Advisory Skills and Knowledge

The fundamental requirements of a high-quality education adviser are that they have both personal authority and professional credibility.  We have identified certain key skills and attributes that we believe are essential to the role.

Within the application phase for accreditation as an Associate Adviser, candidates will be required to demonstrate that they have a wide and up-to-date knowledge of educational issues, the skills required to use their knowledge and experience to support improvement and a track record of professional success.   

Associate Assessment diagram

Personal Attributes and Skills

Education advisers need, first and foremost, to understand the people dynamics of an organisation and have high-order inter-personal skills that enable them to relate to, and engage with, individuals and groups at every level.  Advanced speaking, listening and writing skills and the confident use of ICT are essential in communicating effectively with a wide range of stakeholders and audiences.  These skills underpin an adviser’s ability to create a professional rapport in addressing complex and potentially sensitive issues.

Knowledge Transfer

An extensive knowledge of current and emerging educational legislation, policy and strategy is a prerequisite.  We, and any client, will justifiably expect an accredited adviser to be fully conversant with the framework of educational accountability, including Ofsted, and to know where best practice is to be found, both locally and nationally.  A good adviser keeps abreast of research-based evidence about effective educational practice and demonstrates a real commitment to their professional development.  The most important function of an associate adviser, however, is to transfer that knowledge base effectively and draw on exemplars of best practice for the benefit of the client.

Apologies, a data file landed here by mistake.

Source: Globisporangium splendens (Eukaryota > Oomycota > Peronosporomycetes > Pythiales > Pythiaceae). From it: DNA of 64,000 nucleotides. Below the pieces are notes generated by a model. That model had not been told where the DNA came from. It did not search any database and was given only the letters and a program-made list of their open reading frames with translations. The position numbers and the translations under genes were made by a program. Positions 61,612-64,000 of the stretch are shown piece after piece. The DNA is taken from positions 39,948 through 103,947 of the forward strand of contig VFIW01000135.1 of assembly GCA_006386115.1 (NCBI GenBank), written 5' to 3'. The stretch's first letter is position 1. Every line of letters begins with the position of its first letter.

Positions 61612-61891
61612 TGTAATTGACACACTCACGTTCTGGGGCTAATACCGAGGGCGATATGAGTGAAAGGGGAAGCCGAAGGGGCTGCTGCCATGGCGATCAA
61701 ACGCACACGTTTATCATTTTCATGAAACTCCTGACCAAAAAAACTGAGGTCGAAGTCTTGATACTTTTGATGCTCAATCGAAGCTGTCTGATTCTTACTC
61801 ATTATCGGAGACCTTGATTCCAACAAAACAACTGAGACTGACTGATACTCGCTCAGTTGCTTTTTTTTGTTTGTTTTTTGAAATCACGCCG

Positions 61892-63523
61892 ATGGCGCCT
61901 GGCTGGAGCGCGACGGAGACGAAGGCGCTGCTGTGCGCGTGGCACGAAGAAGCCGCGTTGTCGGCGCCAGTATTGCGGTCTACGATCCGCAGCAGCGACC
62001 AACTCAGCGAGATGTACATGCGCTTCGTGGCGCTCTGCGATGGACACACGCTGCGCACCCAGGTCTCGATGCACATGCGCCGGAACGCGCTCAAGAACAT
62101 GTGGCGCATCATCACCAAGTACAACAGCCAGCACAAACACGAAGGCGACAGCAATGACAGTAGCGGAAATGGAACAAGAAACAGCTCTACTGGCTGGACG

Ability to Challenge

The ability to challenge performance and work to agreed protocols is the third major strand of the core skills we look for in our associated advisers: working to clear and agreed protocols regarding confidentiality; addressing performance concerns resolutely, fairly and promptly; challenging performance in an objective but empathetic manner; giving clear and honest feedback to the full range of stakeholders.  Underpinning these skills are the essential personal attributes of resilience, commitment, fortitude and self-reliance, coupled with high professional standards of personal organisation, time management and meeting deadlines.

Acting as an Enabler

The fourth strand of the organisation's core skills is what might best be described as the essential element that differentiates the role of a good adviser from that of a good inspector: acting as an enabler.  This strand involves the provision of high-quality professional support throughout the journey of educational improvement in a school or other setting and involves several high-order enabling skills, such as mentoring, coaching, training, giving constructive criticism, providing ongoing advice to all stakeholders (including performance management), motivating and persuading.

Professional Credibility

In conclusion, we believe a credible associate adviser will be able, not only to demonstrate the core skills and the knowledge described above, but also to prove they have a convincing track record of successful impact in a similar setting.

We are supported by a number of partners

Association of School and College Lecturers logo
Confederation of School Trusts
National Association of Head Teachers logo
National Governers' Association logo
Advisory Skills and Knowledge | Association of Education Advisers


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